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Night, in northern France.
Two Frenchmen on bicycles watch a parachutist descending over an area of woodland and make for his landing point. On landing, the parachutist checks his compass and a roughly drawn map of the route between St Etienne and Rouen, then walks out of the trees and across open ground. He steps on a landmine and is killed instantly. The cyclists hear the explosion, express alarm and turn back.
A day or so later.
Foyle enters a ministry building in London and asks at the reception desk to see Commander Howard. He is asked to wait.
The commander is in a meeting with Admiral James Francis, Sir Giles Messinger and Lt Col James Wintringham. The colonel is demanding a ship to get his agents into Brittany, as all special-duty flights are now reserved by the secret intelligence services. Sir Giles, speaking for the Secret Intelligence Service, says that they were there first, and why should more flights, fuel and men be supplied when after seven months there's been nothing to show for it. Wintringham retorts that they would make more progress if Messinger didn't block every operation. In reply, Messinger is scathing of the Special Operations Executive, saying they are amateurs and upstarts who waste time and resources. When Wintringham points out results have been achieved in that contact with the Polish Home Army has been made, Messinger counters by saying it was lost again and two agents have vanished in Poland, and one in Czechoslovakia. Wintringham angrily accuses him of spying on his organisation and the Admiral has to cool down the heated exchange. Howard says there is a ship in Portsmouth that can be used and Francis asks Messinger if he has any further comment to make. Sir Giles warns, "One more mistake - I'll prove you should have listened to me in the first place."
Howard collects Foyle from the lobby and takes him to his office. He enquires about his son and laments that he is not much of an uncle to Andrew. Foyle reminds him that he's the only uncle he's got.
Howard tells the DCS that he might have for him the kind of job he's been longing for. He would be reporting to Admiral Sir Percy Noble, who is heading up the new Western Approaches Command Centre. Foyle is very interested and thanks his brother-in-law for the promised recommendation. Howard tells him that the job couldn't be more important because if any more shipping is lost, the country will starve, but he is puzzled as to why, when Foyle is so highly spoken of and doing such a good job where he is, he is so determined to leave.
Foyle explains, "Andrew flies Spitfires. I know the work you're doing here. This morning I arrest a man for speculating in breaches of the 1939 Prices of Goods Act, selling batteries at tenpence-ha'penny a time."
Howard takes the point. "I'd better speak to Sir Percy."
In the car, Sam asks her boss if everything is all right and when he replies that he thinks so, she says, "You're not really planning to leave, are you?"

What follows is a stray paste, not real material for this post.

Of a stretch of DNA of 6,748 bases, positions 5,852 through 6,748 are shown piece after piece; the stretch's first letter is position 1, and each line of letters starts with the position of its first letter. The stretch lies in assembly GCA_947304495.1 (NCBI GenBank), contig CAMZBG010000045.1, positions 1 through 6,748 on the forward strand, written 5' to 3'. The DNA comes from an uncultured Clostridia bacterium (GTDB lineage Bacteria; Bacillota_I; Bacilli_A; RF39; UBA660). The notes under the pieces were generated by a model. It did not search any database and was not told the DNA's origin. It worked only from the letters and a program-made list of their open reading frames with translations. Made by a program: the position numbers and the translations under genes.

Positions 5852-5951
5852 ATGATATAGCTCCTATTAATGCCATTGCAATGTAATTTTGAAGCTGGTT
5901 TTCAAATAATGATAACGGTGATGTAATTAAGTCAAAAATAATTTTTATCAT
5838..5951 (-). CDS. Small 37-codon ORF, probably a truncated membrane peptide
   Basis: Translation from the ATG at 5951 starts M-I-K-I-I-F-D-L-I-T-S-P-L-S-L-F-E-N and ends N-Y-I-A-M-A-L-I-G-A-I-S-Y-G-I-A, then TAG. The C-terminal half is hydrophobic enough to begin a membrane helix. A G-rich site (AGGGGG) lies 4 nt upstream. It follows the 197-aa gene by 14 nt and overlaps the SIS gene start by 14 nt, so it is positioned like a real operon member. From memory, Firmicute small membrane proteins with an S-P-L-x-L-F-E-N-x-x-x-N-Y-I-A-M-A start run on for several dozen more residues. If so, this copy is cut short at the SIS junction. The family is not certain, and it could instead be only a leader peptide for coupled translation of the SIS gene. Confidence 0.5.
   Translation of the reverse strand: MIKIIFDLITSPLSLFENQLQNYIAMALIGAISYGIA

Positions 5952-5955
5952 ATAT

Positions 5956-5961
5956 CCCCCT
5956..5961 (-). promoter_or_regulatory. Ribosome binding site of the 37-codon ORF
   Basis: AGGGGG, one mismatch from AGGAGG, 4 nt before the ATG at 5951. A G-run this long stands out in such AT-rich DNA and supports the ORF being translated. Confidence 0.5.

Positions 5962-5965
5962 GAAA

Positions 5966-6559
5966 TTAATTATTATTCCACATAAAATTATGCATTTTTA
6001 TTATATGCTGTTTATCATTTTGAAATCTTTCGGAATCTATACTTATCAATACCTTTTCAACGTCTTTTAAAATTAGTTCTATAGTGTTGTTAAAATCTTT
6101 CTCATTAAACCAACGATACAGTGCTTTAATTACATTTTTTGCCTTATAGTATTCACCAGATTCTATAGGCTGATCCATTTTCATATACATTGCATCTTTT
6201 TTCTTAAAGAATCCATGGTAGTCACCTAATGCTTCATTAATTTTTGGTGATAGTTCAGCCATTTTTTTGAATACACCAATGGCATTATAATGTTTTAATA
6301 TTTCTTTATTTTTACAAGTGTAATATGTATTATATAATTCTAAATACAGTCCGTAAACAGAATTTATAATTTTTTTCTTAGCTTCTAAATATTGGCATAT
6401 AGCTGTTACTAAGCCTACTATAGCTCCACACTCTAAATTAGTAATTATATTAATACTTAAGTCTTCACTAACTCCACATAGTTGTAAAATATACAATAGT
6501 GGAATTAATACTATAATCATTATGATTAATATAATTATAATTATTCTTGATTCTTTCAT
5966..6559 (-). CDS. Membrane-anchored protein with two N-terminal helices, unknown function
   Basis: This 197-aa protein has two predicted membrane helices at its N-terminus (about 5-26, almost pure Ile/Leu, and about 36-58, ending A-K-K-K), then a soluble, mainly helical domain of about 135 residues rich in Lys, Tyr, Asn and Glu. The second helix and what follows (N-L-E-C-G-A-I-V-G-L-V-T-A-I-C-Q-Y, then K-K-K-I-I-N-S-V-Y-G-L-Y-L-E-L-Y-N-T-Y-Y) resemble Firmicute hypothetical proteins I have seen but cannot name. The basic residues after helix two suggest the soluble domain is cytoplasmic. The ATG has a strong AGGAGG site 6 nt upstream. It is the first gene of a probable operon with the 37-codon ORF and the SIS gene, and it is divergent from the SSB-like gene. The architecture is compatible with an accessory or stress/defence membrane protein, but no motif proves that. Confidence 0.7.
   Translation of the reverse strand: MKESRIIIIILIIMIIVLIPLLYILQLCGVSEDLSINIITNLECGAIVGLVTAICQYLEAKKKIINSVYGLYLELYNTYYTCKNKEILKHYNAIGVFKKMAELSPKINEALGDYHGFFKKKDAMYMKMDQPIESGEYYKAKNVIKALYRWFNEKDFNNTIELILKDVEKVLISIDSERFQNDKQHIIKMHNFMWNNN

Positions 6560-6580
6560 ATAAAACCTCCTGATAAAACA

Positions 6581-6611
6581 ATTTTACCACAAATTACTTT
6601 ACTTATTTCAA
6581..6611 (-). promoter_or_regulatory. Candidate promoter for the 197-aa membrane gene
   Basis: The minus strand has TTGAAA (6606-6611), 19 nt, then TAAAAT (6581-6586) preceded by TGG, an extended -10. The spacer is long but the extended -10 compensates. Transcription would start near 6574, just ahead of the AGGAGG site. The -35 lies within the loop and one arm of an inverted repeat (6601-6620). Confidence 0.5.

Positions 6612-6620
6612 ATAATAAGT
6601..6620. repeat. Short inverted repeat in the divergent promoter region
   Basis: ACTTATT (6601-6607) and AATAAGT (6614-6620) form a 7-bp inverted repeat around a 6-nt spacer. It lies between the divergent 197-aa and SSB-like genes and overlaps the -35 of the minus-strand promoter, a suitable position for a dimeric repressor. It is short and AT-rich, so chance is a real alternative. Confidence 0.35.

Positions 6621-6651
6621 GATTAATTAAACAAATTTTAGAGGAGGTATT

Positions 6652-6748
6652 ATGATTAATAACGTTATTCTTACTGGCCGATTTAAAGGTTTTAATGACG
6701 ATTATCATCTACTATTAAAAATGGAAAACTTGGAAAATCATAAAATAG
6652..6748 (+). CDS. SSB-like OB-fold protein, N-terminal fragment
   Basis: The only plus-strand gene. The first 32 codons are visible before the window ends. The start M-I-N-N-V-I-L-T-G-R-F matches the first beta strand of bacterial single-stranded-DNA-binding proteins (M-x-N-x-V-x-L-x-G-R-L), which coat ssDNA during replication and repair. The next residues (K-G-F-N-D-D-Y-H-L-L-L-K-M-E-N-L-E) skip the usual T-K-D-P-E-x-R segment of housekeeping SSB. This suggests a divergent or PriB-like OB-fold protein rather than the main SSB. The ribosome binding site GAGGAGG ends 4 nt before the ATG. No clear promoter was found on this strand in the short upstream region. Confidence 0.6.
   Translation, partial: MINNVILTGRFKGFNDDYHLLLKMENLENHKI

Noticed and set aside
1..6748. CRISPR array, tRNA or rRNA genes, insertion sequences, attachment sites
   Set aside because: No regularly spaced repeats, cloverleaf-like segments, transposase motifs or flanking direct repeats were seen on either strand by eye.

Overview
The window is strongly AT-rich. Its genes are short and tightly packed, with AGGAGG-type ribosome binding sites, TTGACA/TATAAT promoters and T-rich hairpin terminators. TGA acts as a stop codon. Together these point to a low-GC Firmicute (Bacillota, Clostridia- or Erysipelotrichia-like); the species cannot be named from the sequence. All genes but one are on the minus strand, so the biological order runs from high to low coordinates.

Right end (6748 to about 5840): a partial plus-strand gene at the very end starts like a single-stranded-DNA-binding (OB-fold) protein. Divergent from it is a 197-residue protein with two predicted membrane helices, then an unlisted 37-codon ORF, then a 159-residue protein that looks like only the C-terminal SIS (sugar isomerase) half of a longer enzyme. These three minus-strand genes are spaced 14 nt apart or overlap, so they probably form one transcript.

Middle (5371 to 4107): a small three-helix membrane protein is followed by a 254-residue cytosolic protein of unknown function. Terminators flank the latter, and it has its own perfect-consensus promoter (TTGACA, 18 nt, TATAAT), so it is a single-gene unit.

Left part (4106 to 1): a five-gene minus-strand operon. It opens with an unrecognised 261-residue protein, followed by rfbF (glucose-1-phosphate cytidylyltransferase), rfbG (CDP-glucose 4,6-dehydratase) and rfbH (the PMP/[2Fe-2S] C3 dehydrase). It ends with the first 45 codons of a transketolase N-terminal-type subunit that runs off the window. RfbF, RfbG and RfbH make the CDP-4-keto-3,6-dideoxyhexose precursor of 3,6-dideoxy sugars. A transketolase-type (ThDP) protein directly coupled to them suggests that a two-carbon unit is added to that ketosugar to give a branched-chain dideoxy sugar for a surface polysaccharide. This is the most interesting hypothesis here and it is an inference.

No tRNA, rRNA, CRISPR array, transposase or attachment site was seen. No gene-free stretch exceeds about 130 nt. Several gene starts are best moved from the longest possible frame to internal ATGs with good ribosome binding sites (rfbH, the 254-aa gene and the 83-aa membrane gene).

He asks her where she got that from, but instead of explaining, only comments with feeling that he can't leave the force because "What would I do without you?"
He smiles and says she will easily find another job, but Sam says it wouldn't be the same and jokingly suggests that he could take her with him and make her an honorary Wren. Foyle is discomforted. He tells her that nothing has been decided yet and requests that she keep it under her hat. She replies glumly, "Mum's the word."
In Leavenham Parish Church, the vicar begins a service by welcoming those who have recently arrived in the village while, in the churchyard, a man covertly makes notes of the inscription above one of the graves: Edward Harper 1921-1941.
After the service, Colonel James Wintringham tells Hilda Pierce that he has had news from France: Facteur is dead. Shocked, Hilda asks what happened. Wintringham says it doesn't matter, but Sir Giles must not hear the details. He says he has a plan, but Hilda is displeased, saying he has too many plans. The colonel tells her that Sir Giles has indicated that there is a spy in the camp, so she must discover who it is.
In Hastings police station, Jack Fenner, a profiteer, faces Milner across a desk in the interview room and asks how much longer he is to be kept there. Milner says his shop on Albury Street is getting well known for supplying batteries, razor blades, spare parts for radios, even thermos flasks, provided people are willing to pay. Fenner is exasperated, "Look, what is this? It's a penny here and tuppence there. Things come my way and I pass them on."
Milner says that men are losing their lives every day to keep the supply lines open and asks if a penny here and tuppence there is all Fenner thinks they are worth. The profiteer sneers, saying that he'll only get a £5 fine and be sent home again, so Milner can just go ahead.